Blood vessels wire the entire body and act as highways for fast and efficient transport of nutrients, hormones, cells, and waste products between tissues. Depending on the organ they reside in, blood vessels show different characteristics and perform various functions. For instance, sinusoidal blood vessels, which have larger gaps between endothelial cells, allow the passage large macromolecules and help the liver to carry out its filtration function. On the other hand, specialized capillaries of the brain form a tight barrier to strictly regulate what can cross into the brain parenchyma. How the vessels of different organs (termed organotypic vasculature) acquire and maintain such differential phenotypes and functions is still a topic of investigation.
Figure 1. Vessels in different organs (Image credits Satu Paavonsalo & Sinem Karaman)
Endothelial cells in metabolic diseases
Our main research focus is studying the pathological changes that take place in the endothelial cells of the adipose tissue during obesity. Obesity and diabetes have strong links to cardiovascular diseases and endothelial cell dysfunction. However, the mechanisms how obesity and diabetes affect the vessels of adipose tissue is not yet fully known. In this project, we study these changes mainly using mouse models and molecular analyses of the isolated endothelial cells. The results from this project will have the potential to form a basis for developing novel therapies for protecting the vasculature from pathological changes and improve patient health by reducing complications of obesity and diabetes.
Obesity and overweight related comorbidities have been estimated to cost the European Union over 60 billion euros annually through healthcare costs and lost productivity. Adipose tissue lies at the crossroads of energy metabolism and it belongs to a trio of metabolically central tissues, the other two being liver and skeletal muscle. The energy surplus in obesity results in adipocyte hypertrophy and a rapid expansion of adipose tissue, which cannot be matched by the growth of new blood vessels. The resultant chronic inflammation, adipocyte death, hypoxia, and a blunted response to insulin (insulin resistance) lead to a decreased capacity of adipocytes to store lipids. Elevated free fatty-acid levels in the blood circulation then contribute to the development of other metabolic diseases, such as non-alcoholic fatty-liver disease, which is the most frequent liver disease worldwide. Hence, it is suggested that healthy expansion of adipose tissue and its proper vascularization could be protective against ectopic fat accumulation in obesity-related diseases.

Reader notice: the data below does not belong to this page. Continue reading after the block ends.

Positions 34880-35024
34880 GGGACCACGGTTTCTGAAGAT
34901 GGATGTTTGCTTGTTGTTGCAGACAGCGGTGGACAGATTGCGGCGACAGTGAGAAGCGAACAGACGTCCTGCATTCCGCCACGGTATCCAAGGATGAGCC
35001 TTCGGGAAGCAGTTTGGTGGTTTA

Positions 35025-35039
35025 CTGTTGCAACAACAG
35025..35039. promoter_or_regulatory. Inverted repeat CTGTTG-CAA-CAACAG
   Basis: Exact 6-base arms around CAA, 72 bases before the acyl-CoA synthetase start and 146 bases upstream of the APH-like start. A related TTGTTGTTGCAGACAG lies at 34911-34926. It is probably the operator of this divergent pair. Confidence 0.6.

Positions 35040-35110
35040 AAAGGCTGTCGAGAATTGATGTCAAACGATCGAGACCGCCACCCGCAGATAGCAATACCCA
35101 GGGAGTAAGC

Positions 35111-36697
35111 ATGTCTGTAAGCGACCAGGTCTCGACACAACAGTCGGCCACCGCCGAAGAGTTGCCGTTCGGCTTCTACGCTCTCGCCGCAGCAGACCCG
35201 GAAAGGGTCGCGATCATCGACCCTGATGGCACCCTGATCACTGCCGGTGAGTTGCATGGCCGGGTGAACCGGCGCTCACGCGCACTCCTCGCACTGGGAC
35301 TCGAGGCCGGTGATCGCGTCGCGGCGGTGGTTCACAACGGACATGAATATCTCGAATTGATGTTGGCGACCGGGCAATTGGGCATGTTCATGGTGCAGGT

Most metabolic diseases are accompanied by endothelial cell dysfunction and a loss of microvasculature, termed “capillary rarefaction”. While insulin resistance can be due to abnormal insulin signaling, it can also result from endothelial dysfunction, which leads to decreased passage of insulin and glucose to insulin-sensitive tissues. In case of adipose tissue, capillary rarefaction results in reduced tissue perfusion, tissue oxygenation, and insulin delivery to the adipocytes, impeding adipose tissue function. Thus, normalization of the adipose tissue vasculature would enable proper delivery of insulin and lipids to adipocytes and improve adipose tissue function, reducing ectopic lipid accumulation in liver and skeletal muscle. Even though endothelial dysfunction and capillary rarefaction have been observed in skeletal muscle, heart, brain and kidneys, surprisingly little is known about their molecular mechanisms and potential therapeutic targets in the adipose tissue. Therefore, we aim to shed more light onto these mechanisms by looking at the changes that occur in adipose tissue endothelial cells in obesity using a multi-omics approach.
Figure 2. Consequences of obesity-induced capillary rarefaction on tissue function. White adipose tissue (WAT), brown adipose tissue (BAT), chronic kidney disease (CKD). Image from Paavonsalo et al., Cells, 2020